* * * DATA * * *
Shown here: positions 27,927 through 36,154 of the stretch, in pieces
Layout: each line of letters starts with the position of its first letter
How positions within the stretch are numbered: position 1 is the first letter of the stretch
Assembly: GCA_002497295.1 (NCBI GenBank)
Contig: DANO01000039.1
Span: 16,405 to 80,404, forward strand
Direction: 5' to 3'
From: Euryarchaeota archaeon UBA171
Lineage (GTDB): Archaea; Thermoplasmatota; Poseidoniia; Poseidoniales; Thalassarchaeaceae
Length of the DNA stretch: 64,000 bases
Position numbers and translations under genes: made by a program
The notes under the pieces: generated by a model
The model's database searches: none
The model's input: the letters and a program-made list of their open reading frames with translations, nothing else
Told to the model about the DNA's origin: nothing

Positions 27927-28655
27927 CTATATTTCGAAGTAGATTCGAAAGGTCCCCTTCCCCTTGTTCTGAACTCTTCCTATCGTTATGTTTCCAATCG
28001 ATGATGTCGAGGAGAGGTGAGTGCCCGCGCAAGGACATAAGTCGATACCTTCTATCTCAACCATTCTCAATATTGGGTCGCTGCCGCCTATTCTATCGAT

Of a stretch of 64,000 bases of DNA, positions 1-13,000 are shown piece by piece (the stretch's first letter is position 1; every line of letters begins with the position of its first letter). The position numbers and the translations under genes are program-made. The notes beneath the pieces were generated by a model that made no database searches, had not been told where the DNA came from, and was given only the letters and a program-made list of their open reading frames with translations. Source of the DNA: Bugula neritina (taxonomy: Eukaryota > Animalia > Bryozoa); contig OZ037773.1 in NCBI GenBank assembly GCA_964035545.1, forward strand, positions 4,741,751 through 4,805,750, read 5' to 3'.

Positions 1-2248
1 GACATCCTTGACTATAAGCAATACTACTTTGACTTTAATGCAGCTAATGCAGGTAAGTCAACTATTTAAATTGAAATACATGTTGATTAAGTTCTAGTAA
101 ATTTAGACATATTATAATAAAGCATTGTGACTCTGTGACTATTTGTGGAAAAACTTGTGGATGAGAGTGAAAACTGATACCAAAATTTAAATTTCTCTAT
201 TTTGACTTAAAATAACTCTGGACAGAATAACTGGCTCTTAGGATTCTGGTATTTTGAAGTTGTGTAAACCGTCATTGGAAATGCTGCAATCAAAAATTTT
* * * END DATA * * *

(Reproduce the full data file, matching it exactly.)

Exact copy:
Shown here: positions 27,927 through 36,154 of the stretch, in pieces
Layout: each line of letters starts with the position of its first letter
How positions within the stretch are numbered: position 1 is the first letter of the stretch
Assembly: GCA_002497295.1 (NCBI GenBank)
Contig: DANO01000039.1
Span: 16,405 to 80,404, forward strand
Direction: 5' to 3'
From: Euryarchaeota archaeon UBA171
Lineage (GTDB): Archaea; Thermoplasmatota; Poseidoniia; Poseidoniales; Thalassarchaeaceae
Length of the DNA stretch: 64,000 bases
Position numbers and translations under genes: made by a program
The notes under the pieces: generated by a model
The model's database searches: none
The model's input: the letters and a program-made list of their open reading frames with translations, nothing else
Told to the model about the DNA's origin: nothing

Positions 27927-28655
27927 CTATATTTCGAAGTAGATTCGAAAGGTCCCCTTCCCCTTGTTCTGAACTCTTCCTATCGTTATGTTTCCAATCG
28001 ATGATGTCGAGGAGAGGTGAGTGCCCGCGCAAGGACATAAGTCGATACCTTCTATCTCAACCATTCTCAATATTGGGTCGCTGCCGCCTATTCTATCGAT

Of a stretch of 64,000 bases of DNA, positions 1-13,000 are shown piece by piece (the stretch's first letter is position 1; every line of letters begins with the position of its first letter). The position numbers and the translations under genes are program-made. The notes beneath the pieces were generated by a model that made no database searches, had not been told where the DNA came from, and was given only the letters and a program-made list of their open reading frames with translations. Source of the DNA: Bugula neritina (taxonomy: Eukaryota > Animalia > Bryozoa); contig OZ037773.1 in NCBI GenBank assembly GCA_964035545.1, forward strand, positions 4,741,751 through 4,805,750, read 5' to 3'.

Positions 1-2248
1 GACATCCTTGACTATAAGCAATACTACTTTGACTTTAATGCAGCTAATGCAGGTAAGTCAACTATTTAAATTGAAATACATGTTGATTAAGTTCTAGTAA
101 ATTTAGACATATTATAATAAAGCATTGTGACTCTGTGACTATTTGTGGAAAAACTTGTGGATGAGAGTGAAAACTGATACCAAAATTTAAATTTCTCTAT
201 TTTGACTTAAAATAACTCTGGACAGAATAACTGGCTCTTAGGATTCTGGTATTTTGAAGTTGTGTAAACCGTCATTGGAAATGCTGCAATCAAAAATTTT